Presentation on theme: "New Testament Survey: Book of Philippians Outside of Philippi."— Presentation transcript:
New Testament Survey: Book of Philippians Outside of Philippi
The City of Philippi Its name came from its founder—Philip of Macedonia. It was a leading city (Acts 16:12) Took pride in being a Roman colony— complaint against Paul (Acts 16:21-26) Originally belonged to Thrace—seized by Alexander the Great Has not been excavated and is presently uninhabited
The Church at Philippi Established by Paul on his second preaching journey—52 AD. Holy Spirit forbade them to speak the word in Asia. (Acts 16:6-10) Luke was with Paul, and they went to Troas. Five days later, they left Neapolis and went up to Philippi. God’s providence led Paul to Philippi.
Not enough Jewish citizens to have a synagogue. A meeting place for prayers outside the city—Paul found Lydia. (Acts 16:13) Lydia and household first converts in Philippi. Later, the jailer and his household converted. (Acts 16) Church troubled by Judaizing teachers—largely Gentiles Seem like Luke remained behind to assist the new church Silas visited. (Acts 18:5) Paul revisited twice and maintained close contact with these brethren. (Acts 20:6; 2 Corinthians 2:13) The Church at Philippi
The Date This is another of Paul’s prison epistles. Overwhelming internal evidence that Paul wrote the letter while he was in Rome (first time). Probably around 62 AD.
Character and Purpose Epaphroditus returned from Philippi to Rome to be of help to Paul. The messenger fell sick at Rome and was near death—God’s mercy saved him. (2:25-30) Notice Paul did not heal this messenger. Confirms that miracles were never used for personal, private, or selfish reasons.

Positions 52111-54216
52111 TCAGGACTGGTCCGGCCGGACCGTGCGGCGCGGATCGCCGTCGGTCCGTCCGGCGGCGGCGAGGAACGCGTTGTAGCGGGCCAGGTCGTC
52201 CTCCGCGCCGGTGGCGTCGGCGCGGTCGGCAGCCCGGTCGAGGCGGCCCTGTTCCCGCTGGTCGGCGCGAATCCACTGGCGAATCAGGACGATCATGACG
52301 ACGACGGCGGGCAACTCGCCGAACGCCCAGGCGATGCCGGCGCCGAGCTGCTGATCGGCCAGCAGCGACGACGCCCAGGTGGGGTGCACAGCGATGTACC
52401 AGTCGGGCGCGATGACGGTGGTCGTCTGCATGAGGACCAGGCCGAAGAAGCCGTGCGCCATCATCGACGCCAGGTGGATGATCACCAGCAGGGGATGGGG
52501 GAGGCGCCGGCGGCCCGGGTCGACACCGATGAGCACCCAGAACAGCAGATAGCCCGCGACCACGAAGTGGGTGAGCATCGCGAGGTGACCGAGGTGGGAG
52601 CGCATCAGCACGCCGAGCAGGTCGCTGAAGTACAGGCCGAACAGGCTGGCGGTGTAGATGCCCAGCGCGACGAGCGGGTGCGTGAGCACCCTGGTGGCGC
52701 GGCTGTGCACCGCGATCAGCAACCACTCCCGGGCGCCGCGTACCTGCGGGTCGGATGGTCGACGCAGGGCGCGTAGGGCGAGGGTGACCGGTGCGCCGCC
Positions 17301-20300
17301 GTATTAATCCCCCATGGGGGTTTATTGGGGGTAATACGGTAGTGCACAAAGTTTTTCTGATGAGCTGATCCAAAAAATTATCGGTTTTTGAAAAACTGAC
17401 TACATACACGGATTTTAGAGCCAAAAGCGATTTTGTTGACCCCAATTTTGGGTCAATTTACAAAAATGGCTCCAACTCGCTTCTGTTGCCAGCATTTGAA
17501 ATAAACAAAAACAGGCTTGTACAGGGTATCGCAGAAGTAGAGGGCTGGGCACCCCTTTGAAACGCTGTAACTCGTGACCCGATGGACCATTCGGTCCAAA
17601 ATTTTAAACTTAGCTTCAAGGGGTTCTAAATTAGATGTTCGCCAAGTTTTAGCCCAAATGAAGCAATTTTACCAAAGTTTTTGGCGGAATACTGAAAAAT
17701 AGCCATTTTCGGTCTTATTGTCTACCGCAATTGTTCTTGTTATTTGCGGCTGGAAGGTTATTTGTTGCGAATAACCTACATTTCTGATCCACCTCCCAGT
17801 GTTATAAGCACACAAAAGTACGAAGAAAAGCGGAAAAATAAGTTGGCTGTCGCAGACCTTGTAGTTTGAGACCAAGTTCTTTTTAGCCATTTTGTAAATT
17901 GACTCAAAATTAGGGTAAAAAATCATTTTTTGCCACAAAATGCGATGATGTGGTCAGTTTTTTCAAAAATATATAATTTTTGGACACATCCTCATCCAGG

Epaphroditus longed to return home, and Paul knew the brethren were concerned about the sick messenger. He sent this letter to express his gratitude for their concern for his needs while he was in prison. Also to thank them for the aid they had sent to Paul by Epaphroditus. Sincere thanks for their support from the “first day until now.” (1:3-5) Character and Purpose
Contents of the Letter Fellowship in evangelism These brethren had partnered with Paul (had fellowship) by contributing to his daily needs. –1:3-5; 2:25; 4:14-18 This gives us an apostolic example of a church supporting a preacher. This went on for more than 10 years.
Church support for gospel preacher: –Each church raised its own funds. –Each church chose the preacher it would support. –Each sent the money with its own messenger whom it chose and sent directly to the preacher. –No sponsoring church arrangement –The church in Philippi did not send to the church in Corinth—it sent directly to Paul! Contents of the Letter
In 2 Corinthians 11:7-9, Paul said he received nothing from the church in Corinth. For this reason, he continually thanked God for these brethren (1:3). Here, we see a vibrant undertone of spiritual joy--”I rejoice; you rejoice.” Common words throughout the letter—JOY and REJOICE Paul learned contentment. –4:10-13 Contents of the Letter
While in prison, Paul and Silas sang praises to God. (16:25) Patient prisoner for the cause of Christ Some had deserted him; he was suffering from his circumstances; literally in hunger and want; suffering from his opponents’ vile schemes; and facing the chopping block! He could still rejoice! (4:4) Contents of the Letter
Why could Paul rejoice? –Bonds and affliction helped further the cause of the gospel. (1:12) –Christ was preached, even if in envy and strife. (1:15) –He accepted the sacrifice of his life because of the brethren’s love. (2:16-18) –Calm assurance the Lord was at hand. (4:5) –Received strength to preach the gospel because of their help. (4:14-17) Contents of the Letter
Self-sacrifice is the dominant chord in this letter of joy and thanksgiving. –Used the Lord as His example. (2:5,6) –Paul had showed the same commitment in his own life. (3:3-7) –He knew to die would be gain. (1:21-23) –Commendation of Timothy (2:19,20) –Used these brethren as examples to stir others to action. (2 Corinthians 8:7,8) –Extreme sacrifice—gave of their own accord! (2 Corinthians 8:1-3) Contents of the Letter
Characterized by some very strong exhortations expressed with love: –Unify to solve a personal disagreement. (4:2) –Exercise Christian unity by showing faithful obedience and diligence. (2:12-18) –Warns against the Judaizing teachers who would seek to destroy them. (3:1-3) –Keep their confidence in the Lord—do the things they had both “learned and received.” (4:4-9) Contents of the Letter